Belinda Wilson

First class honours in biological sciences (UNSW), Bachelor of science advanced in biological sciences (UOW)
PhD scholar

Belinda is an ecologist who specialises in threatened species conservation and reintroduction biology, particularly through combined research-management approaches.

Experience in academic research, ecological consultancy, environmental regulation, and wildlife rehabilitation have led to a keen interest in combining fundamental science with management actions. By understanding how environmental change impacts physiology, behaviour, habitat use, associations, and broader ecosystem processes, Belinda investigates how iterative trials and adaptive management can lead to better conservation outcomes for threatened species.

Research interests

Thesis title

Reintroduction Biology of the Eastern Quoll (Dasyurus viverrinus)

Thesis description

Australia has the highest rate of mammal extinction of any continent on the planet. This has reduced biodiversity and compromised important ecological processes. What is the best way to rebuild depauperate mammal communities? What effects do reintroductions have on recipient ecosystems?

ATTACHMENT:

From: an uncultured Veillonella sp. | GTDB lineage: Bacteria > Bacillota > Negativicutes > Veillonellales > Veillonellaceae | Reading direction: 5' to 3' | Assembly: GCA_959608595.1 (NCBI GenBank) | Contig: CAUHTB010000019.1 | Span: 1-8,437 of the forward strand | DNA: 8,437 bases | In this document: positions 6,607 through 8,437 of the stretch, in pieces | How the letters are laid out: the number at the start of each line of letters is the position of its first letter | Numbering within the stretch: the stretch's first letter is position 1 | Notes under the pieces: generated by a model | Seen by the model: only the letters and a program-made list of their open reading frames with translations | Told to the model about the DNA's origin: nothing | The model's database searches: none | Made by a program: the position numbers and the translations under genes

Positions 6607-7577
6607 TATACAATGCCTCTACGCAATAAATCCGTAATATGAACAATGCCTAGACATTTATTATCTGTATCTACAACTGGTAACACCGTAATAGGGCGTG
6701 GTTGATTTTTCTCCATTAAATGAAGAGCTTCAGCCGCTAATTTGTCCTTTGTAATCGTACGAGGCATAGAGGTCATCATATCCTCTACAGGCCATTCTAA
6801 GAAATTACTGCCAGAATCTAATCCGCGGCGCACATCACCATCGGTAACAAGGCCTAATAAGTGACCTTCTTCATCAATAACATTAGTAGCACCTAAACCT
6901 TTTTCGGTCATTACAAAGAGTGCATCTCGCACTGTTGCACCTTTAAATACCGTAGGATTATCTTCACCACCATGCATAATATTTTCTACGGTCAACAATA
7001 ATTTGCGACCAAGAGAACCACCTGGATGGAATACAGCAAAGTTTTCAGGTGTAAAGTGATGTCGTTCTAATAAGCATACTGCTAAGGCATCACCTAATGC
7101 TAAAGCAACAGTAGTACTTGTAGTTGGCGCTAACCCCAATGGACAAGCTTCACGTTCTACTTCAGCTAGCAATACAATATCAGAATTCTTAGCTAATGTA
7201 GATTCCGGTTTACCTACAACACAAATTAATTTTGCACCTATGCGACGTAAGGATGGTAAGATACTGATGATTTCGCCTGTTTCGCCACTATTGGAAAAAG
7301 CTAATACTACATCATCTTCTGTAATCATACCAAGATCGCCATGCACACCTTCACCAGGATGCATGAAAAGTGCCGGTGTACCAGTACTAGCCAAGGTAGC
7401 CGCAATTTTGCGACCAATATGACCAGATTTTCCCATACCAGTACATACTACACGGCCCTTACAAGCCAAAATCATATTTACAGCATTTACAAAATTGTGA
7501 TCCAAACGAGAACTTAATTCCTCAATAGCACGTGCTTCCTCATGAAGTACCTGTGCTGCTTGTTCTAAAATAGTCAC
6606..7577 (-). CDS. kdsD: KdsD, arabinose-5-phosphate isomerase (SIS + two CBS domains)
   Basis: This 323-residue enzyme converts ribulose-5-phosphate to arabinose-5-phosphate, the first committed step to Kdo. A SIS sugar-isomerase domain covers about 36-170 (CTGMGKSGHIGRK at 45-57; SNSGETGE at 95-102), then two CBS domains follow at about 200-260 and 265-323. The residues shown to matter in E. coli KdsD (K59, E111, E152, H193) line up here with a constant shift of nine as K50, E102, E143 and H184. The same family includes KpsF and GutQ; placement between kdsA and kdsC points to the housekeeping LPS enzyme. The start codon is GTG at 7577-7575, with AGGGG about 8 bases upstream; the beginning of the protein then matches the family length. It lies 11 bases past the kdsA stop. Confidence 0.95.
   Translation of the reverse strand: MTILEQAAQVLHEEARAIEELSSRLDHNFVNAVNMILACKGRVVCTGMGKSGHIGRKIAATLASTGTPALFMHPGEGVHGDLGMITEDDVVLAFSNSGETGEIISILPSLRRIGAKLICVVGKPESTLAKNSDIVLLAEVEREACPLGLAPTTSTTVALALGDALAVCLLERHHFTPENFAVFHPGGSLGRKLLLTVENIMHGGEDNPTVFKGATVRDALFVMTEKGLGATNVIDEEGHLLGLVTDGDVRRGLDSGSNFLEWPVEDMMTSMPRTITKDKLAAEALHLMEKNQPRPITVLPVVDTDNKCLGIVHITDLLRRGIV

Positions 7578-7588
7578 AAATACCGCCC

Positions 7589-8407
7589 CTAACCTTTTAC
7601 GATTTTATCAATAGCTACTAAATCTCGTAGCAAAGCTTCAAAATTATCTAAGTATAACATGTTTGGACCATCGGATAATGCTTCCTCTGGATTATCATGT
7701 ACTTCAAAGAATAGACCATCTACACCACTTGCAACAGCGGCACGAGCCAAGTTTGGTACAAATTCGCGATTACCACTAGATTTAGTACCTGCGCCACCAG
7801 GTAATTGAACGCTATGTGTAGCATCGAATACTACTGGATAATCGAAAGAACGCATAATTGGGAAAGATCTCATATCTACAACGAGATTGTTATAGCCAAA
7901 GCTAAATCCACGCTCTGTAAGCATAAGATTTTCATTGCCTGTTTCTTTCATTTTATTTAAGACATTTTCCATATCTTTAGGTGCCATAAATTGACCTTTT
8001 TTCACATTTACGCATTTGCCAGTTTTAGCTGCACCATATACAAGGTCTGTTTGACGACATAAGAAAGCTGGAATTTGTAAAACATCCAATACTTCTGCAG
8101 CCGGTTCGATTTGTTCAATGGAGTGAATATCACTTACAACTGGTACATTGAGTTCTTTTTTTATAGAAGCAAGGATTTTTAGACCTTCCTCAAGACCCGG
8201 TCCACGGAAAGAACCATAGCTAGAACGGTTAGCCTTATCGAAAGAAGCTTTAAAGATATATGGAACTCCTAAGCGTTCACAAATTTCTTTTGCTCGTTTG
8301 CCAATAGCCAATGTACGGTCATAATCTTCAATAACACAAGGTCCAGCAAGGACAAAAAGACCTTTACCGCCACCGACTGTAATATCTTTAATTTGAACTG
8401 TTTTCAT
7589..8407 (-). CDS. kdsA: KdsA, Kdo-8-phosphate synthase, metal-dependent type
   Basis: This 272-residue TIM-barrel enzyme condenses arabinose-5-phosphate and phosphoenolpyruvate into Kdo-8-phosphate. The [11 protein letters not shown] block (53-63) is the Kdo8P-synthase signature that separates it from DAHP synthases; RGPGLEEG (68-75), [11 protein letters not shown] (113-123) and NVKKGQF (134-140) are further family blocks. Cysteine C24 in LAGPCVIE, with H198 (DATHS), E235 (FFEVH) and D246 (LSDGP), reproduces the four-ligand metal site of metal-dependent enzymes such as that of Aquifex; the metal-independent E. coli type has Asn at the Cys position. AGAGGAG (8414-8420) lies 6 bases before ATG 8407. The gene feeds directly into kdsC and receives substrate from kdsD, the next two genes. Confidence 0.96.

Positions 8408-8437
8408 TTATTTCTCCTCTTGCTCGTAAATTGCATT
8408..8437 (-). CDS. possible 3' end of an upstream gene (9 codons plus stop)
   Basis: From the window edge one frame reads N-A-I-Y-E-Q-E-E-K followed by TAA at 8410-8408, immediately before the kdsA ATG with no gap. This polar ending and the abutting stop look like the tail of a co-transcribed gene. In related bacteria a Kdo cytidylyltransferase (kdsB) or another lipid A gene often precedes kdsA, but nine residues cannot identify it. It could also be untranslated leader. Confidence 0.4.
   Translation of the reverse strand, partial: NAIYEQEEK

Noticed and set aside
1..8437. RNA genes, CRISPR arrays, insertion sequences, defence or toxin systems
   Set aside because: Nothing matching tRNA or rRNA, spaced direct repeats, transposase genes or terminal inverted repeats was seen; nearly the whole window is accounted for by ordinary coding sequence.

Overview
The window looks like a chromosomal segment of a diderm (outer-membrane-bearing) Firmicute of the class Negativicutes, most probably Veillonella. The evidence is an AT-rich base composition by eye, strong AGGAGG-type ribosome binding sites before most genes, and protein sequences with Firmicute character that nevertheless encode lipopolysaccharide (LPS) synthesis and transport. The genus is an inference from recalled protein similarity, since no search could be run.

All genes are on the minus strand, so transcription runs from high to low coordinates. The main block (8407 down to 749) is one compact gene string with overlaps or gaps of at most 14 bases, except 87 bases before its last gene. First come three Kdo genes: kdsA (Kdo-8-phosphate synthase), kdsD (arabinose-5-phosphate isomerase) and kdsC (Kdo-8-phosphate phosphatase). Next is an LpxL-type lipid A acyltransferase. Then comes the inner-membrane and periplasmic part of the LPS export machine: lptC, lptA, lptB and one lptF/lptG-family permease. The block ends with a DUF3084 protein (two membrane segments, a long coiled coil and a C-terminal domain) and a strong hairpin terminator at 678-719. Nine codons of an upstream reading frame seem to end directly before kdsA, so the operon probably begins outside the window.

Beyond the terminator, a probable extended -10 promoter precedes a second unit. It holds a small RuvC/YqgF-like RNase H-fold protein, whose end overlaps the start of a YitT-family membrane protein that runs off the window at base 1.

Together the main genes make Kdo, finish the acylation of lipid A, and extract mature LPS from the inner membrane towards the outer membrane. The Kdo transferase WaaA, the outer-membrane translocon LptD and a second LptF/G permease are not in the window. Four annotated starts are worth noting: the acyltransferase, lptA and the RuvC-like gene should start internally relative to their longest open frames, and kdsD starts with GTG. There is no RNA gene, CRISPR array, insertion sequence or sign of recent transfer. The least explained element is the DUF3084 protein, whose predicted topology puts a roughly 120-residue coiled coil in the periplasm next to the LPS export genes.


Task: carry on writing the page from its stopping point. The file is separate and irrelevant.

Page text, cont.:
Belinda’s PhD project aims to experimentally restore the eastern quoll to Mulligans Flat Woodland Sanctuary after an absence of over 80 years. This is part of the Australian Research Councilfunded Bringing Back Biodiversity project, which has already reintroduced a number of species into the sanctuary, including the eastern bettong, bush stone-curlew, and New Holland mouse.

This is the first time such a multi-species reintroduction has been attempted within such an integrated experimental framework. Results will have enormous implications for both fundamental and applied ecology, providing critical insights into how to combine species reintroductions with ecosystem restoration techniques to improve management and resilience of Australia’s woodland ecosystems. ​​This study also represents a major collaborative effort between The ​​Australian National University, ACT Government, Woodlands and Wetlands Trust, and Mt Rothwell, and is part of the long-term Mulligans Flat-Goorooyarroo Woodland Experiment.